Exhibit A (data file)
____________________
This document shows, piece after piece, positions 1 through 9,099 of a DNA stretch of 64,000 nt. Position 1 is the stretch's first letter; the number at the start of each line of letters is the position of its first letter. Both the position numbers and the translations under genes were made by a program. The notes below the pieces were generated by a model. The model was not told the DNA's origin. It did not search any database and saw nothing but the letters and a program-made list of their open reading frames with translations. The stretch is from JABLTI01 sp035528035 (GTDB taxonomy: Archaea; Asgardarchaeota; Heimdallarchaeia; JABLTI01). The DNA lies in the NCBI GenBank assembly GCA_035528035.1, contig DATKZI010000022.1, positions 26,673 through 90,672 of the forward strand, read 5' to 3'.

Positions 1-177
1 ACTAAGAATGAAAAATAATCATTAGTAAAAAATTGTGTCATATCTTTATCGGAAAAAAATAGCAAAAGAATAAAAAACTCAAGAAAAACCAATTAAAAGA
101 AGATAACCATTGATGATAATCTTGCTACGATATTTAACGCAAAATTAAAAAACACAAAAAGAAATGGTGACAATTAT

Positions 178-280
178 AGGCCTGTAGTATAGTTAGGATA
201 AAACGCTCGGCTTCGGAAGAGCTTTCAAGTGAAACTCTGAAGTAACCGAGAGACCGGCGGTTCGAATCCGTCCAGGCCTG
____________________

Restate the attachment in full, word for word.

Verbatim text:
This document shows, piece after piece, positions 1 through 9,099 of a DNA stretch of 64,000 nt. Position 1 is the stretch's first letter; the number at the start of each line of letters is the position of its first letter. Both the position numbers and the translations under genes were made by a program. The notes below the pieces were generated by a model. The model was not told the DNA's origin. It did not search any database and saw nothing but the letters and a program-made list of their open reading frames with translations. The stretch is from JABLTI01 sp035528035 (GTDB taxonomy: Archaea; Asgardarchaeota; Heimdallarchaeia; JABLTI01). The DNA lies in the NCBI GenBank assembly GCA_035528035.1, contig DATKZI010000022.1, positions 26,673 through 90,672 of the forward strand, read 5' to 3'.

Positions 1-177
1 ACTAAGAATGAAAAATAATCATTAGTAAAAAATTGTGTCATATCTTTATCGGAAAAAAATAGCAAAAGAATAAAAAACTCAAGAAAAACCAATTAAAAGA
101 AGATAACCATTGATGATAATCTTGCTACGATATTTAACGCAAAATTAAAAAACACAAAAAGAAATGGTGACAATTAT

Positions 178-280
178 AGGCCTGTAGTATAGTTAGGATA
201 AAACGCTCGGCTTCGGAAGAGCTTTCAAGTGAAACTCTGAAGTAACCGAGAGACCGGCGGTTCGAATCCGTCCAGGCCTG